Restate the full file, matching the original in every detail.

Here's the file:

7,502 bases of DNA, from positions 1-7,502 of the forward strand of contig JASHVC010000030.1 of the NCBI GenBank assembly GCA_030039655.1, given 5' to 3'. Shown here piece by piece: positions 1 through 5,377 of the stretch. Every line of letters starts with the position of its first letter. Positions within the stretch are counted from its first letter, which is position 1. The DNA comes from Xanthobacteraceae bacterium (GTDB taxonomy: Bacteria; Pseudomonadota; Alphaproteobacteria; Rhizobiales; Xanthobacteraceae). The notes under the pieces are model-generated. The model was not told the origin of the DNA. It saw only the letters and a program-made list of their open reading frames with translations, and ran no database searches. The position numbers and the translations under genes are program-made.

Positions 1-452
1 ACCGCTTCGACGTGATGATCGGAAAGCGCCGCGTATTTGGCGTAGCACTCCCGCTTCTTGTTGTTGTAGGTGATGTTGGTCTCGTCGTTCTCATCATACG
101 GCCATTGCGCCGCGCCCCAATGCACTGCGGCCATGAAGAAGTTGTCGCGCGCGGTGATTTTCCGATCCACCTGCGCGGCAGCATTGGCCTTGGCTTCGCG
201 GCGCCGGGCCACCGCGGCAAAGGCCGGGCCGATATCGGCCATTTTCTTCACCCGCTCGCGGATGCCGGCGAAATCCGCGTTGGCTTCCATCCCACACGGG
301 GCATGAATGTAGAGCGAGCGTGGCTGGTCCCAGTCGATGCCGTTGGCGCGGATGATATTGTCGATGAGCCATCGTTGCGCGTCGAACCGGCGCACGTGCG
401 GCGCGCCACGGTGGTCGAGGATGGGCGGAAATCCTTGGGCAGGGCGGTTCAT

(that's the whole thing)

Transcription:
7,502 bases of DNA, from positions 1-7,502 of the forward strand of contig JASHVC010000030.1 of the NCBI GenBank assembly GCA_030039655.1, given 5' to 3'. Shown here piece by piece: positions 1 through 5,377 of the stretch. Every line of letters starts with the position of its first letter. Positions within the stretch are counted from its first letter, which is position 1. The DNA comes from Xanthobacteraceae bacterium (GTDB taxonomy: Bacteria; Pseudomonadota; Alphaproteobacteria; Rhizobiales; Xanthobacteraceae). The notes under the pieces are model-generated. The model was not told the origin of the DNA. It saw only the letters and a program-made list of their open reading frames with translations, and ran no database searches. The position numbers and the translations under genes are program-made.

Positions 1-452
1 ACCGCTTCGACGTGATGATCGGAAAGCGCCGCGTATTTGGCGTAGCACTCCCGCTTCTTGTTGTTGTAGGTGATGTTGGTCTCGTCGTTCTCATCATACG
101 GCCATTGCGCCGCGCCCCAATGCACTGCGGCCATGAAGAAGTTGTCGCGCGCGGTGATTTTCCGATCCACCTGCGCGGCAGCATTGGCCTTGGCTTCGCG
201 GCGCCGGGCCACCGCGGCAAAGGCCGGGCCGATATCGGCCATTTTCTTCACCCGCTCGCGGATGCCGGCGAAATCCGCGTTGGCTTCCATCCCACACGGG
301 GCATGAATGTAGAGCGAGCGTGGCTGGTCCCAGTCGATGCCGTTGGCGCGGATGATATTGTCGATGAGCCATCGTTGCGCGTCGAACCGGCGCACGTGCG
401 GCGCGCCACGGTGGTCGAGGATGGGCGGAAATCCTTGGGCAGGGCGGTTCAT